The Thaws Collect

Eugene and Clare Thaw in Santa Fe, New Mexico, c. 1990

“After I’ve owned them and learned about them, I don’t need them anymore. They’re with me, and I can give them away.” —Eugene V. Thaw, 1994

One of the foremost art dealers of his day, Eugene Thaw opened the New Gallery and Bookshop in New York City in 1950. Not long after his marriage to Clare Eddy in 1954, Thaw was encouraged by his wife to keep some of his favorite works, and their private collection began to take shape. After Thaw retired from art dealing in 1987, the couple’s passion for collecting extended beyond drawings to include ancient Eurasian bronzes, early medieval jewelry, Native American art, architectural models, and eighteenth- and nineteenth-century oil sketches, in addition to paintings, sculpture, and furniture.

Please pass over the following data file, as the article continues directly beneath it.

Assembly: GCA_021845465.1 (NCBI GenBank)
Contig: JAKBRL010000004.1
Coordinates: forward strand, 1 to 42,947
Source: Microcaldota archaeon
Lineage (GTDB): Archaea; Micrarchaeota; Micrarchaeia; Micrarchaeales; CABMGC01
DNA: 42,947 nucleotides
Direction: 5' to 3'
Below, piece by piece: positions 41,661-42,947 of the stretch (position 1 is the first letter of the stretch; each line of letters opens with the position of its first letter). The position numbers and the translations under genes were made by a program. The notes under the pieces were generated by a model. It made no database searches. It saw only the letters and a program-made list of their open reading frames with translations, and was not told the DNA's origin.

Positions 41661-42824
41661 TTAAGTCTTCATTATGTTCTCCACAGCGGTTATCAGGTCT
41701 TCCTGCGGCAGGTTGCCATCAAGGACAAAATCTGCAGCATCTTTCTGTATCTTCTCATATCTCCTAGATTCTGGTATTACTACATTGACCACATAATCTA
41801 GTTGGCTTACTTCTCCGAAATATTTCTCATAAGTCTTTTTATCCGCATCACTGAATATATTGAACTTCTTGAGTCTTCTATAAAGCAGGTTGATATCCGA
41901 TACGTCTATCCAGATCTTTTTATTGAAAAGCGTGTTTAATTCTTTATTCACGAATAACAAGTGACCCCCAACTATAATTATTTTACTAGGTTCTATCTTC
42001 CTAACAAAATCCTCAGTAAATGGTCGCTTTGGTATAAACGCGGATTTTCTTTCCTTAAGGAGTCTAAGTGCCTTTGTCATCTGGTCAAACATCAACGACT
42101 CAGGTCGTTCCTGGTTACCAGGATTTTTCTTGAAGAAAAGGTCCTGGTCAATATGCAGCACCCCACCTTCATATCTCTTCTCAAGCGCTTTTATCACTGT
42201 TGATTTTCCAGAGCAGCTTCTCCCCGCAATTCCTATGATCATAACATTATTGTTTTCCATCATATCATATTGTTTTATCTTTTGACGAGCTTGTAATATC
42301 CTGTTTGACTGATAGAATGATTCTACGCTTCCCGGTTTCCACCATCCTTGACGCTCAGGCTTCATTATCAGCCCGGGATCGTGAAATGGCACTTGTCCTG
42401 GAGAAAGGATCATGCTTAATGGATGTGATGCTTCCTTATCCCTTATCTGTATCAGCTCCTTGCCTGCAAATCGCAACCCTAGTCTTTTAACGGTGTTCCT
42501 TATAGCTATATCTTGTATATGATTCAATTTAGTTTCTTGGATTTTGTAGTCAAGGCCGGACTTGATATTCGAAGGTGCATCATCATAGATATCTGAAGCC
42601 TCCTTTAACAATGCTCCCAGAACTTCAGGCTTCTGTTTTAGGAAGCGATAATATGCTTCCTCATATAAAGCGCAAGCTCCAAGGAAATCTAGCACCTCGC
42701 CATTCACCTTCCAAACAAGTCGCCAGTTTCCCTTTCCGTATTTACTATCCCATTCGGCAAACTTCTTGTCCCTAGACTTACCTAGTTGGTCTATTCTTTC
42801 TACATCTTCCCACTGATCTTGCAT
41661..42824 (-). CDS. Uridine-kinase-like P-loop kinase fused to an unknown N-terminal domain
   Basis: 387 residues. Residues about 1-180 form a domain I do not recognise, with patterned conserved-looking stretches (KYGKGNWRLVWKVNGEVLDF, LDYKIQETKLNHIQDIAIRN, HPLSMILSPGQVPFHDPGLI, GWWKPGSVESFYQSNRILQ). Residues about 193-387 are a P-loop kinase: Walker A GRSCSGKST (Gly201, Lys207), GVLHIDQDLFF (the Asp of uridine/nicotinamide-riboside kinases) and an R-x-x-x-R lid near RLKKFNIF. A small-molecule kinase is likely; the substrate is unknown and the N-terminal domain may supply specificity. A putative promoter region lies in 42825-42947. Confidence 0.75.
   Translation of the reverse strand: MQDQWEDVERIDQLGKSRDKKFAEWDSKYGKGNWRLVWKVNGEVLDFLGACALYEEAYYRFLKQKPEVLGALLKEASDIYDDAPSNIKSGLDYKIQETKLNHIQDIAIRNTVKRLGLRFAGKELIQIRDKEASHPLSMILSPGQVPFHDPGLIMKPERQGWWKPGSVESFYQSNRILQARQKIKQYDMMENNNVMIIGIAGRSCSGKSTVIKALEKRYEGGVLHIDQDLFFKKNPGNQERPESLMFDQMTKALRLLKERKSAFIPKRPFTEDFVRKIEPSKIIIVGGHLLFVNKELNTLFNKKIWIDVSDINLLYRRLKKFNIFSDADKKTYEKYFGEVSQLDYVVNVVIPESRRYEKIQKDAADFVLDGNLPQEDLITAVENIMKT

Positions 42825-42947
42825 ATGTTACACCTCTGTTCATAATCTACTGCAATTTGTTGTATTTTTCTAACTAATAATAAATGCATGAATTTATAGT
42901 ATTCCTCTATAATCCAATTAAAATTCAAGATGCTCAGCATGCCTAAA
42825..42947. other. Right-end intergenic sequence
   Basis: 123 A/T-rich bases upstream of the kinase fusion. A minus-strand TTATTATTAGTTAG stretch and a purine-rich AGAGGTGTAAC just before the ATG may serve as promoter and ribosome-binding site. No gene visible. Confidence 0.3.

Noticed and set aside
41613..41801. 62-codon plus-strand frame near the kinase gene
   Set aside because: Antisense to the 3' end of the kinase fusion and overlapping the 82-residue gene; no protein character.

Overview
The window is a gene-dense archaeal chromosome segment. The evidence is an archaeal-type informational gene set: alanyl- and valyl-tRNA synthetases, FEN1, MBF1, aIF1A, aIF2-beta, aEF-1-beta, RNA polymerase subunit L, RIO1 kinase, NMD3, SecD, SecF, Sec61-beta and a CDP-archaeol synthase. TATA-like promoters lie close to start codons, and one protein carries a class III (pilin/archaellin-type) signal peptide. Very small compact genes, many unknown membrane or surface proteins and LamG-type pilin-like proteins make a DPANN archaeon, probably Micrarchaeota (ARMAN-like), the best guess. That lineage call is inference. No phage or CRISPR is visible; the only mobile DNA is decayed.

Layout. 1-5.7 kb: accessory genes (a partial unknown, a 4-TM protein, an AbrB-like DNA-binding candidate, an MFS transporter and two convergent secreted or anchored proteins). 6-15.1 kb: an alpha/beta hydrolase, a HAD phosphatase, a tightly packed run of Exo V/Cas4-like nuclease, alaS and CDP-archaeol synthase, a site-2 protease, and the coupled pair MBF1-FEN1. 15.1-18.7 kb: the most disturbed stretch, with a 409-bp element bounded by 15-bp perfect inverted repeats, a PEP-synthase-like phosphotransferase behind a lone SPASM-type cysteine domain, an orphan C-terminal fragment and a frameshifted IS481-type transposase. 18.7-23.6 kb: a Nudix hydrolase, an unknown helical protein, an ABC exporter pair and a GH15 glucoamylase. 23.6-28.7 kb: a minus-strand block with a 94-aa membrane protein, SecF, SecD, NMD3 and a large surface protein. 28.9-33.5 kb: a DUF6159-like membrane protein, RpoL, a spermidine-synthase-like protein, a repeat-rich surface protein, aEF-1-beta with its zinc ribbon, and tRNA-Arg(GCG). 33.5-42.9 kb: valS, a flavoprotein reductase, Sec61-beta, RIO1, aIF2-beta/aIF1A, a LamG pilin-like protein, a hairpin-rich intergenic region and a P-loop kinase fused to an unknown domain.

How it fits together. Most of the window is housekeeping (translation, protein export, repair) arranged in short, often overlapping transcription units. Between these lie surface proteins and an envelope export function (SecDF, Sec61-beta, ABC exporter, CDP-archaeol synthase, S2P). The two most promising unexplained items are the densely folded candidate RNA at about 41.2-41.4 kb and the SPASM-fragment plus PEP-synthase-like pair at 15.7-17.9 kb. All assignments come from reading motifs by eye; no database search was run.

Thaw referred to himself as an intellectual art dealer. From 1968 to 2017, he and Clare gave their collection of more than four hundred drawings to the Morgan Library & Museum. The Thaws’ generosity also extended to the Fenimore Art Museum, the Cooper Hewitt, the Metropolitan Museum of Art, and the Clark, where the Eugene V. Thaw Gallery for Works on Paper was dedicated in 2016. The gallery is housed in the same building as the Clark’s Manton Study Center for Works on Paper, its esteemed research library, and the Williams College Graduate Program in the History of Art.  A part of the Drawn to Greatness exhibition is installed the gallery that bears Mr. Thaw’s name.